“Wait!” she cried, “Do you have any blankets? I wrapped my baby daughter up in my coat, but she needs more.” Charlie moved the beam to the back seat where he saw the bundled baby. He nodded. “Yeah, I have blankets too”.
He started to turn away and had a thought. “Good thing you had the common sense to honk your horn now and then. Otherwise, I might have missed you.”
“Actually, I accidentally bumped it rolling over on the seat. The strange thing is that’s the first time it has worked in over two years!”
Charlie involuntarily looked up to the heavens. Under his breath he muttered, “You do have your mysterious ways don’t you Lord? Who knew you could repair a horn? I guess you have your reasons. Maybe I had better rethink your taking of Jenny. Yeah, maybe I’d better.”
Two hours later, they were in Charlie’s house and he was feeding wood to the fire.
“That wood stove is so comforting. I see why people like them.” The woman’s name was Mary Davis and neither she nor her daughter had serious injuries. Charlie had examined their toes and fingers with a practiced eye but could detect no frostbite. They were lucky. Another hour or two and it might have been a different story. That jarred his memory and he reached into his shirt.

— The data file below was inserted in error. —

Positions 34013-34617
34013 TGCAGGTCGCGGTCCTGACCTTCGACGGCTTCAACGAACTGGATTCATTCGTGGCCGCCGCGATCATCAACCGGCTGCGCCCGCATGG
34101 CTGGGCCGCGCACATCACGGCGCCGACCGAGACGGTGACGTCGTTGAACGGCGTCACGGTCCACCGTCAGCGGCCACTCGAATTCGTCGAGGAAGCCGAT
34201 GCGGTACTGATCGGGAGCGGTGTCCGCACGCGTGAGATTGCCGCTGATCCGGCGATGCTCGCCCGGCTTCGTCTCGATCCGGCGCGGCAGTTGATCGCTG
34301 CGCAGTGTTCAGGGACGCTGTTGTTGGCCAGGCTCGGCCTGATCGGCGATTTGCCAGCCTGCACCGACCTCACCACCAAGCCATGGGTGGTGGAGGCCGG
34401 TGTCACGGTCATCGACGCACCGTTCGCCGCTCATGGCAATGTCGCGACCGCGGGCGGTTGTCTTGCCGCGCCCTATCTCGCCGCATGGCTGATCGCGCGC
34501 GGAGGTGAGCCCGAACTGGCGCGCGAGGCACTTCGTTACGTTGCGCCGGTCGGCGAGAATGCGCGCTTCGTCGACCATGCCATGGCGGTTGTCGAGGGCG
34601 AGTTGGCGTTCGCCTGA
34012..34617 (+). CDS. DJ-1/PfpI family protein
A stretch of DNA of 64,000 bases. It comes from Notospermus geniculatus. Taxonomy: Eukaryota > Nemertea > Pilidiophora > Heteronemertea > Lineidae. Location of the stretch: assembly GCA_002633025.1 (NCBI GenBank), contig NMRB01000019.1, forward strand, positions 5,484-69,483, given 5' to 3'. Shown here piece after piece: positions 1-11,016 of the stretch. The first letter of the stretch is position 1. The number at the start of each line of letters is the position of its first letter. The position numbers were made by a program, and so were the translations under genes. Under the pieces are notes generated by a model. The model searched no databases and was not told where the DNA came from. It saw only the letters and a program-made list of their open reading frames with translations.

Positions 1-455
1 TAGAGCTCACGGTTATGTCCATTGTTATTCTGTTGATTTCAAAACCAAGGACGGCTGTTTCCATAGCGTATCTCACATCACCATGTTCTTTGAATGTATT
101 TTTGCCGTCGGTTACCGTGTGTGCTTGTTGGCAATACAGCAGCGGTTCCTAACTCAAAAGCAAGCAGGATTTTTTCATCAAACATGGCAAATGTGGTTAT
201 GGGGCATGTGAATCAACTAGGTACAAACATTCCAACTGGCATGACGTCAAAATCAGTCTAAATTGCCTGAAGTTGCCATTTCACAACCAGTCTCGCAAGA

“I forgot to ask. Is this your daughter’s?” He handed the bonnet to Mary. For a moment she just stared at it, and then took it with trembling fingers.
“Where did you get this? I made this myself.” she asked in a choked whisper.
“Well, I reckon it must have blown out of your car and I guess the storm winds must’ve carried it up here. It came right up to me and it’s the reason I set out to find you. Sort of a miracle I suppose.”
Unconsciously folding and unfolding the bonnet in her lap, she stared at Joe until he became slightly uncomfortable. Finally, she seemed to gather herself and spoke in such a quiet, subdued voice that Joe strained to hear her.
“A miracle you say? Well, I suppose this is the day for it, it being Christmas and all.”
Charlie’s brows went up. He’d had no idea what day it was. When Jenny left, holidays ceased to matter.